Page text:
I figured that Wrath of the Weak would be best served on a label which wasn't myopically geared toward black metal because a) it'd likely expose the music to a wider variety of listeners and b) I wouldn't feel like I needed to play up the black metal aspect to please anybody. And Sandor came across as a quality fellow, so I was comfortable that I wasn't just forking over my work to some random guy with a CD burner and a Kinko's hookup.
Maelstrom: It's at this point that I guess I should ask you the rather obligatory, probably banal question of how you see yourself fitting into, or would like to fit into, the black metal pantheon. Feel like giving your version of the "State of Black Metal" address? Go for it.
j: It's hard to say... I don't really have any desire to fit in with a particular “scene.” Wrath of the Weak is undeniably rooted in black metal, but it's also received a lot of influence from music which isn't even remotely black metal, and it'd be silly to neglect one or the other in the interest of trying to align myself with a specific group. All the albums which are currently considered legendary have already been written, so why the hell would I write them again? I'd rather be the guy that people try to imitate down the line.
But no matter what I do, there'll be people who don't enjoy my music... it's a fact of life. I just figure as long as I can please myself and maybe a few friends with trustworthy taste then I'm doing it right.
Maelstrom: Talk a little bit about the ambient noise outro to the record. That section goes on for about half of a half-hour song. Did that part grow out of the moment?
j: Pretty much. I wanted a little bit of chaos to close out the disc, so I just started experimenting and ended up with fifteen minutes of ringing discordance. It felt like an appropriate way to end things, so I kept it. It came out of some combination of reverb and infinite delay, but the exact procedure escapes me.
Maelstrom: We support gear dorks here at Maelstrom. If you would, please tell us about what you used to record your album, and spare no detail if you like to talk shop.
j: Oh, man, I'm going to get murdered by the anti-digital and/or anti-shitty equipment brigades after talking about this.
Maelstrom: It's ok, their keyboards are all probably broken.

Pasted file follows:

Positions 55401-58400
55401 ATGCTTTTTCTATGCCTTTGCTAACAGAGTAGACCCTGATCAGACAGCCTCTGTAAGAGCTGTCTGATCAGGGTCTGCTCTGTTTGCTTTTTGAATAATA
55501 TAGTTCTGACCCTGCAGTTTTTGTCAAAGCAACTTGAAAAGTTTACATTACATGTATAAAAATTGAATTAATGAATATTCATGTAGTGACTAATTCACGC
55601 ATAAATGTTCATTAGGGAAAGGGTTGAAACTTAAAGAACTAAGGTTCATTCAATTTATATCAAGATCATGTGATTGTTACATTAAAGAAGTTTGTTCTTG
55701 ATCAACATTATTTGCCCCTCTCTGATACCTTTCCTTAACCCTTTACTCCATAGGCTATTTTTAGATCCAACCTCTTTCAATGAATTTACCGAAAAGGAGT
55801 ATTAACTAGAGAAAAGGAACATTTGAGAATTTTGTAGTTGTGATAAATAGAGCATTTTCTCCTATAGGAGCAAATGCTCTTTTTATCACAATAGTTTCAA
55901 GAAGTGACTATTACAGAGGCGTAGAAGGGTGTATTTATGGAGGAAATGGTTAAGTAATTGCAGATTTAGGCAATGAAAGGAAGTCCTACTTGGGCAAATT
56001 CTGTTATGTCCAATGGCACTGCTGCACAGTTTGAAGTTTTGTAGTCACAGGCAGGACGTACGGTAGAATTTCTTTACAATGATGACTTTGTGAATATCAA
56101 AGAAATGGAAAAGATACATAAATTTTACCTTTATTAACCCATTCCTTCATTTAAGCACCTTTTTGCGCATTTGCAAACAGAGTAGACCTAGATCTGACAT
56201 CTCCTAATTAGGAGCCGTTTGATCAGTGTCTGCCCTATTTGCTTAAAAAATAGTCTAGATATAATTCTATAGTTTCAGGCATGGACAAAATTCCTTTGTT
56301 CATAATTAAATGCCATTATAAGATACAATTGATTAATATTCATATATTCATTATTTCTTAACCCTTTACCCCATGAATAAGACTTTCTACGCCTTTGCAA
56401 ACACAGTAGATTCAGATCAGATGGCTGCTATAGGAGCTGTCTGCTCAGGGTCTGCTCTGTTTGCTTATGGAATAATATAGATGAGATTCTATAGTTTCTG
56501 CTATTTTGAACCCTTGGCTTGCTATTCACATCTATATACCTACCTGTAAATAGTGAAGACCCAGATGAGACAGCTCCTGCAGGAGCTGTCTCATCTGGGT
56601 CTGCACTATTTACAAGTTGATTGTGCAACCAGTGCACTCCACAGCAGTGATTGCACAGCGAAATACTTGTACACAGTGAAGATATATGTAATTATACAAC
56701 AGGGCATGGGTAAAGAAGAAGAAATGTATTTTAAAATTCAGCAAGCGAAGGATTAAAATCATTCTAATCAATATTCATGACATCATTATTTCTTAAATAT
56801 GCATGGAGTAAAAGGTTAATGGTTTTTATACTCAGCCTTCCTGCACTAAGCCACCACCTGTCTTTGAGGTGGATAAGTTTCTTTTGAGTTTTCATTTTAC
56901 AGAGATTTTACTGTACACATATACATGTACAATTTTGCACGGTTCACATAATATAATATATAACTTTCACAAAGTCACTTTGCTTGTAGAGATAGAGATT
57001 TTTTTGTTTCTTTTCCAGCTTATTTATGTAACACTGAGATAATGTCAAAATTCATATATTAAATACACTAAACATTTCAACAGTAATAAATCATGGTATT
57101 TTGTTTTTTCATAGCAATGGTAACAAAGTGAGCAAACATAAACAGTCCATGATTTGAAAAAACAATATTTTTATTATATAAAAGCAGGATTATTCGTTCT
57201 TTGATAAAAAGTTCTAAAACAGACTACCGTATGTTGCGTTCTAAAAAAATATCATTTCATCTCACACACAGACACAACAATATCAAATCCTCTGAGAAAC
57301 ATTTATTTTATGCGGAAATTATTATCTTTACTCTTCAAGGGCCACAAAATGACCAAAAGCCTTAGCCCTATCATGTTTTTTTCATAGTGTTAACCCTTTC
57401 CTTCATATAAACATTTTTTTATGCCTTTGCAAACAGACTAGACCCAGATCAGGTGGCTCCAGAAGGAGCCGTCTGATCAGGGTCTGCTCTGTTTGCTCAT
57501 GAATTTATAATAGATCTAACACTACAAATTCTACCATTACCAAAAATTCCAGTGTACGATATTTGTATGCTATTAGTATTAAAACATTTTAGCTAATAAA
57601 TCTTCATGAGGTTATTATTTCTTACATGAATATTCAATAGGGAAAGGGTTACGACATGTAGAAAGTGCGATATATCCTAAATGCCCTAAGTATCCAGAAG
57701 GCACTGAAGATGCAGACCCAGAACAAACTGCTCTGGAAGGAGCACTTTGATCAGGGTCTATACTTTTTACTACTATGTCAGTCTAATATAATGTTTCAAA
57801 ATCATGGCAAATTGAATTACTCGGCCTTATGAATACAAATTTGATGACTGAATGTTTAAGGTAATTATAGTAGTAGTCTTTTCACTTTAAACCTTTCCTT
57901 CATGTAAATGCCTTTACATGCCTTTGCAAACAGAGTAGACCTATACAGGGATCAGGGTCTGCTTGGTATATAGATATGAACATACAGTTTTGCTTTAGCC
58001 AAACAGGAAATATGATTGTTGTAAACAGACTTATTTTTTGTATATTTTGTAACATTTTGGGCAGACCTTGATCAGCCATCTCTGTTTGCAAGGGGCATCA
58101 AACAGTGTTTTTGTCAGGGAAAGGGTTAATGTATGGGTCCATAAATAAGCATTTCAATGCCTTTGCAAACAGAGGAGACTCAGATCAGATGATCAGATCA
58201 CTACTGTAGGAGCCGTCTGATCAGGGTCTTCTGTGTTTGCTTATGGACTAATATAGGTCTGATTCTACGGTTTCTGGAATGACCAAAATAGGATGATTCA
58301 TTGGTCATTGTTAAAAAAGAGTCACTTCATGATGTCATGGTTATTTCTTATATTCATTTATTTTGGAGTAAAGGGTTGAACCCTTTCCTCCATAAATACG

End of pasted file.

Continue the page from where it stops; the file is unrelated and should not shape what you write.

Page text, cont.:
j: Everything was recorded direct to computer and processed from there. I used a pair of headphones for a microphone partially because I couldn't find my real mic and partially because I've grown fond of the squished, muffled tone they provide. My guitar is a reliable but barely functional Ibanez, recorded direct and run through an amp simulator. The drum sounds were taken from samples that came with a sound card I bought five years ago, since at the time I couldn't find anything that fit better. However, I'm proud to say that aside from the obvious bits (the piano at the end of "Journey of Many Days" and the Mellotron flutes in "Cuniculean Rampage") there's no synths on the album and that all the guitar parts were done with only one track. Sometimes the simplest solutions are the best.
Maelstrom: Right on. Speaking of that, the booklet is super minimal. No lyrics, photos, content on the inner pages, or even a name/stagename or credits. Design or oversight?
How about the artwork on the album? It almost looks like a forest that's upside down no matter how hard you try to make it rightside up.
j: As seemed to happen with everything else for the album, the cover art came out of me screwing around while bereft of real ideas. I kept the overall layout minimal because I didn't really know what to do with it otherwise, and it didn't seem appropriate to fill it with all sorts of content for its own sake.
Oh, and if you flip the cover image over and invert the brightness you'll see the original picture.
Maelstrom: Know what the headphones you used are called?
j: They're just a set of Sony headphones I bought a few years ago because they were on sale.
Maelstrom: Oh! I see. you actually recorded the music through headphones that you reversed wired or something, so they'd act as a microphone? This all sounds very interesting.
j: Well, it was just the vocals which were recorded with the headphones. If you plug them (or a speaker of any kind, really) into a mic input, it'll effectively function as a microphone. Every once in a while I'll read about a band using a guitar / bass cab to mic their kick drum for some extra thump, but it's a pretty rare “technique” beyond that since I don't think it's very good at picking up detailed sound.
I'm not sure of the exact principles behind that beyond converting sound waves to electrical current and vice versa (much less able to explain them coherently), but I think a quick check on Google could give all the information you'd want, and then some.
Maelstrom: Which sim did you use?
j: Guitar Rig 2. I like it a lot because you can get blatantly ridiculous and (for example) layer five different distortion boxes, run that through a chorus and two phasers, split that signal between four different delay settings, stick on a couple more distortion boxes, and send it all through a Class A tube amp running at half-power into an 8x10 bass cab and a Leslie cabinet. I like having that ability to put different things wherever, as opposed to the usual one of each wah-distortion-modulation-ambience-amp order that it seems like most hardware and software units restrict you to. Sure, it doesn't sound quite the same as a real amplifier... but then again, I'm not looking for real amp tone so much as I'm looking for a hell of a lot of noise that sounds good.